Another object of the present invention to provide an improved method for selectively exciting a phased array antenna means that uses the technique of virtual interferometry to generate two or more focused coherent transmit beams to form a far-field beam of desired configuration where the method step of selectively exciting the antenna is enhanced since any transmit beam during any radar operative cycle stems from a phase function having a preselected mathematical and/or graphical relationship that permits selection of more than one cluster beam configuration so as to increase the scanning sensitivity and flexibility of the radar in carrying out any mission for target detection, mapping, general surveillance or any combination thereof.
It is another object of the invention is to provide an improved method for not only selectively exciting a phased array antenna that uses the technique of virtual interferometry for initially simultaneously and selectively generating two or more focused transmit segment beams to form a cluster beam of desired configuration, but also be able to generate a transmit beam cluster of any desired spacing between lobes so as to minimize the adverse effects of grating lobes that are the result of segmenting the receive antenna into subarrays.
Still another object of the invention is to provide an improved method for choosing the phase function, determined by the focal point, to be used for each transmit segment so as to encompass more or fewer lobes in the transmit beam cluster, thus permitting the radar use either more beams with lower gain or fewer beams with higher gain.
Still another object of the invention is to provide an improved method for selecting a non-quadratic phase function to be applied for each segment of the transmit antenna so as to equalize the gain in each of the individual two-way beams.
And still another object of the invention is to provide an improved method for simultaneously and selectively generating two or more focused transmit segment beams to form a transmit cluster beam of desired configuration all as effected by a radar antenna being made up of a plurality of solid-state transmit/receive modules all of which contribute to a reliable solid-state construction for any suitable platform and its use as well as the antenna being of uniform power distribution throughout its extent.
In summary, an improved method involves the step of selectively exciting a phased array transmit antenna that uses the technique of virtual interferometry as arranged on any suitable platform for selectively and initially simultaneously generating two or more focused coherent transmit segment beams where the generation of any transmit cluster beam involves the step of preselecting a phase function having a quadratic mathematical or non-linear graphical relationship, in each segment of the transmit aperture, for forming a transmit segment beam of desired configuration having convergent/divergent portions that include a common azimuth focal distance relative to the antenna for each transmit segment beam so that when two or more coherent, focused transmit segment beams coherently interfere in the far field a transmit cluster beam of desired configuration is formed. The multiple-lobed transmit beam cluster is made up of the coherently interfering transmitted beams from each segment of the array.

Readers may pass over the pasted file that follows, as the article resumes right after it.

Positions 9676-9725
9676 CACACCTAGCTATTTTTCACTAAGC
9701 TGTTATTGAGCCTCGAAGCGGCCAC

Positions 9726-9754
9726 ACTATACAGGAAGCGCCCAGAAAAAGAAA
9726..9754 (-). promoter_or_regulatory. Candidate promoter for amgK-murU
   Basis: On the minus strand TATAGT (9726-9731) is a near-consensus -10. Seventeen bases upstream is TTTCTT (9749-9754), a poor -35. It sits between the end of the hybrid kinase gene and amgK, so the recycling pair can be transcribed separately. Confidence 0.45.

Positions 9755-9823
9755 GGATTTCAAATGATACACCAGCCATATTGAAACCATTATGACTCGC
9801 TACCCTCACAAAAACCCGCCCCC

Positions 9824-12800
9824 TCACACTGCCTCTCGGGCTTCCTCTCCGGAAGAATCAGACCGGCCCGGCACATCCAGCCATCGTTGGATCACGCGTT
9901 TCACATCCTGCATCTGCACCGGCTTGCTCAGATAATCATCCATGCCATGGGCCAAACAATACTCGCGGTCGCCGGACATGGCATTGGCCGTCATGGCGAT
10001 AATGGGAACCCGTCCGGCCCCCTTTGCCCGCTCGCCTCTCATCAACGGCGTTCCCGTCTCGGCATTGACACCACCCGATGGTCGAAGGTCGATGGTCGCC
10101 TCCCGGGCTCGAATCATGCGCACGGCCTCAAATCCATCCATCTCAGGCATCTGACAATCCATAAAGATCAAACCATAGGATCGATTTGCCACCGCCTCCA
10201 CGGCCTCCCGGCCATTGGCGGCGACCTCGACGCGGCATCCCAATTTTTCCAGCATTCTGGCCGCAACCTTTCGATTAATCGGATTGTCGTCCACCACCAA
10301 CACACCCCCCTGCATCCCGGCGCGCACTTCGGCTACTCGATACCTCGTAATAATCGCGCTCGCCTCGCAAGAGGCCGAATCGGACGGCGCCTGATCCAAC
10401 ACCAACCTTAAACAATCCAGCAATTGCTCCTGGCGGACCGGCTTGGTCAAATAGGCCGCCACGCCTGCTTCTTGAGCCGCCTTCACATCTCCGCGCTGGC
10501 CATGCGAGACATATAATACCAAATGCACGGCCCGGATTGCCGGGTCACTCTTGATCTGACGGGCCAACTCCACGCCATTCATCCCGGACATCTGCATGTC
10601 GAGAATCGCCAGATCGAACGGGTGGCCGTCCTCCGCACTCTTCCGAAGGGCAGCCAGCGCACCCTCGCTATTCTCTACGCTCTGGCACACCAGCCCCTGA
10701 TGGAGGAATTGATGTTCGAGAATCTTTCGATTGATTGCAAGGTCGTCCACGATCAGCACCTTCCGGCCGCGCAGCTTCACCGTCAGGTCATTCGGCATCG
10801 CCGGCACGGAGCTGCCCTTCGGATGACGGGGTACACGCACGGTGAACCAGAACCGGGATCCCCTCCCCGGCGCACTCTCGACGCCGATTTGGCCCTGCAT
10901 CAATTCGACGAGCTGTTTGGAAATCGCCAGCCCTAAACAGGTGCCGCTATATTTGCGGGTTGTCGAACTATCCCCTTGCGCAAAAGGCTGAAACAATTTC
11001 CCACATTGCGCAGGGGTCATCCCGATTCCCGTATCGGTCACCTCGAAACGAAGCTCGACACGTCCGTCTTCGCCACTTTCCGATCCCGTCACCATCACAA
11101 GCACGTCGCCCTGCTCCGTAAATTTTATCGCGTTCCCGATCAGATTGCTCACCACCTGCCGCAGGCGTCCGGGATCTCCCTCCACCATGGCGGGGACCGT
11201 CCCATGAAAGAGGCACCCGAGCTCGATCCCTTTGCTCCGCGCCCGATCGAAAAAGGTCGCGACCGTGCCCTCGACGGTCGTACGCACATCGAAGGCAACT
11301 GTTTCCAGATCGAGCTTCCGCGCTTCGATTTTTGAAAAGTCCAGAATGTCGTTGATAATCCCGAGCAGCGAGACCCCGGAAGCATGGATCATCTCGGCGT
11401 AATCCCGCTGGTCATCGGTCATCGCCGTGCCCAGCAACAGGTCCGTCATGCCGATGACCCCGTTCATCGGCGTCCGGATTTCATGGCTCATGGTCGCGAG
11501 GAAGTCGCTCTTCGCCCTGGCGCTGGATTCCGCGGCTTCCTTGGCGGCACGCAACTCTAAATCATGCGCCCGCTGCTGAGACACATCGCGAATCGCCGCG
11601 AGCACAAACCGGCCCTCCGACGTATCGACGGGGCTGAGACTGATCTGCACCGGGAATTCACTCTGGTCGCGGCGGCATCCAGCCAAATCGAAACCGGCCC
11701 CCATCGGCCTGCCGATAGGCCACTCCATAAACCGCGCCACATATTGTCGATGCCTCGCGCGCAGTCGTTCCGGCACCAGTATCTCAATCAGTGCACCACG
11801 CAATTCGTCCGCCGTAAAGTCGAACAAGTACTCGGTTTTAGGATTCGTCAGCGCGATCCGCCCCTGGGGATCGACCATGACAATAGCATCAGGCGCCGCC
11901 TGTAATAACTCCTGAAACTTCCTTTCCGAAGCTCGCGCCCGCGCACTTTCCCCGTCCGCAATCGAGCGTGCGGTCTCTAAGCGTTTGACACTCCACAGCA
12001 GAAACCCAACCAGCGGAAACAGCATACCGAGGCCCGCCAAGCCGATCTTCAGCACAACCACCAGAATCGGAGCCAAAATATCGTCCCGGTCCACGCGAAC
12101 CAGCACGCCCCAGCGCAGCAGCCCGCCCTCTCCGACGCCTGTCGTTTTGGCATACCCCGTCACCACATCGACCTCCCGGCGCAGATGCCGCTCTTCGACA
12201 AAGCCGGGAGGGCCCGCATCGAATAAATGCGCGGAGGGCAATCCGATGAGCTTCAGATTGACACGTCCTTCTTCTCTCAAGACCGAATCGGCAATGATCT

Moreover, the improved method involves the step of also being able to vary the width of the transmit beam cluster by changing the curvature of the transmit phase function so as to encompass more or fewer lobes in the transmit beam cluster. Additionally, choosing a subdivision of the transmit aperture into more segments causes the individual lobes to be formed further apart, which minimizes the detrimental effects of grating lobes that arise from segmenting the receive aperture into a number of receive subarrays. It should now be evident that by the various steps of carrying out the improved method, as effected by the phased array radar of solid-state, reliable construction, offers a wide range of flexibility and reliability in simultaneously generating two or more focused transmit beams during the transmit mode for any radar operative cycle so as to increase the sensitivity of the radar in carrying out the method relative to any scanned area for stationary or moving target detection, mapping, general surveillance or any combination thereof.
Some of the advantages in using the technique of virtual interferometry for generating transmitted radar beams are as follows:
1. A uniformly illuminated aperture is used during transmit; thus making this technique suitable for use on low-power, solid-state modules;
2. Any series of transmit beams can be generated in real time in response to phase commands so that either the number of beams can be increased for a greater search rate, or the number of beams can be reduced for greater sensitivity;
3. Beam spacing can be any integral multiple of lambda (λ) divided by L, where λ is the transmitted wavelength and L is the aperture length;
4. With wider transmit lobe spacing, as effected by subdividing the transmit aperture into more focused segments, two-way sidelobes can be suppressed as effected by receive-only taper;